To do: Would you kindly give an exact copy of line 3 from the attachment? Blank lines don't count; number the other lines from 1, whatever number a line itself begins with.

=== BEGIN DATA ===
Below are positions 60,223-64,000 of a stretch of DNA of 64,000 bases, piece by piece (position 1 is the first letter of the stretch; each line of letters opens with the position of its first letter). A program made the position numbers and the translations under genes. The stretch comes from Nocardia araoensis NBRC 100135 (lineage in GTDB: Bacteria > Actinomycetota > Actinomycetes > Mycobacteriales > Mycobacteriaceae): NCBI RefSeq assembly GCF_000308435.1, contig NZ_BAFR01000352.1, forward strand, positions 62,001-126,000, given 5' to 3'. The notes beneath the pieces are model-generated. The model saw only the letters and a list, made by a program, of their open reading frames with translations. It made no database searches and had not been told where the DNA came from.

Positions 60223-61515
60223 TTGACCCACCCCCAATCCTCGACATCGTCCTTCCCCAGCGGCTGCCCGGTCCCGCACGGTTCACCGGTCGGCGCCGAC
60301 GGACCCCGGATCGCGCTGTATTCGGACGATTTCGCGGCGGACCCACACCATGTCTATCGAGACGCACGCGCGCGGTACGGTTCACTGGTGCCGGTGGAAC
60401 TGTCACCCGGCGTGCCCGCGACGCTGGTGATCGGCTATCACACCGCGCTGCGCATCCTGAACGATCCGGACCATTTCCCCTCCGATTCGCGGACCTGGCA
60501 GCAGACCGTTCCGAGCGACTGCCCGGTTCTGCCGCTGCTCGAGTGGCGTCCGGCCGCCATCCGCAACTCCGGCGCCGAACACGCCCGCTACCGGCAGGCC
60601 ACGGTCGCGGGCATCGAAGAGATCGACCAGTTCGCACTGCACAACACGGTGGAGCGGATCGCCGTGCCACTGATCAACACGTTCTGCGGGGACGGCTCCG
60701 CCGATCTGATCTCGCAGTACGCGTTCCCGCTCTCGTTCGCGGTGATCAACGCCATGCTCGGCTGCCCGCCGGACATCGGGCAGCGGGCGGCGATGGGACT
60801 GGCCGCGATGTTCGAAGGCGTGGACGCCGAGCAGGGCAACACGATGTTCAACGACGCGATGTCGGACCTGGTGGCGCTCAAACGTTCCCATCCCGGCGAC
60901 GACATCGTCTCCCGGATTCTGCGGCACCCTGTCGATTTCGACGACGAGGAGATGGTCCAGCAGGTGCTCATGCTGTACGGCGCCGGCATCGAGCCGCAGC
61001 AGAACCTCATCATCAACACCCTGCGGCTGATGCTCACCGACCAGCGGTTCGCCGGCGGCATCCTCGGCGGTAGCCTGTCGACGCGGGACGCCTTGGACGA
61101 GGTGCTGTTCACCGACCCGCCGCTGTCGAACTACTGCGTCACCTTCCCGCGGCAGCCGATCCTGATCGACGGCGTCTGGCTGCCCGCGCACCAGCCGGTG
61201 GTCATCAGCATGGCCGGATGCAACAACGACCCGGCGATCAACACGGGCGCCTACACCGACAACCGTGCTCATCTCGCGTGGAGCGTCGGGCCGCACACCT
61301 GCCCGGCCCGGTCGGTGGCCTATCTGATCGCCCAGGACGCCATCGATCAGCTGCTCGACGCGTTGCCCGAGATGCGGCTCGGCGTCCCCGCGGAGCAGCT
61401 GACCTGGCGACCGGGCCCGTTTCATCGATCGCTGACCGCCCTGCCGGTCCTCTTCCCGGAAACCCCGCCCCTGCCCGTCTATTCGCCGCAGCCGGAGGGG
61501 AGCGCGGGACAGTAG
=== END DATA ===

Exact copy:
60223 TTGACCCACCCCCAATCCTCGACATCGTCCTTCCCCAGCGGCTGCCCGGTCCCGCACGGTTCACCGGTCGGCGCCGAC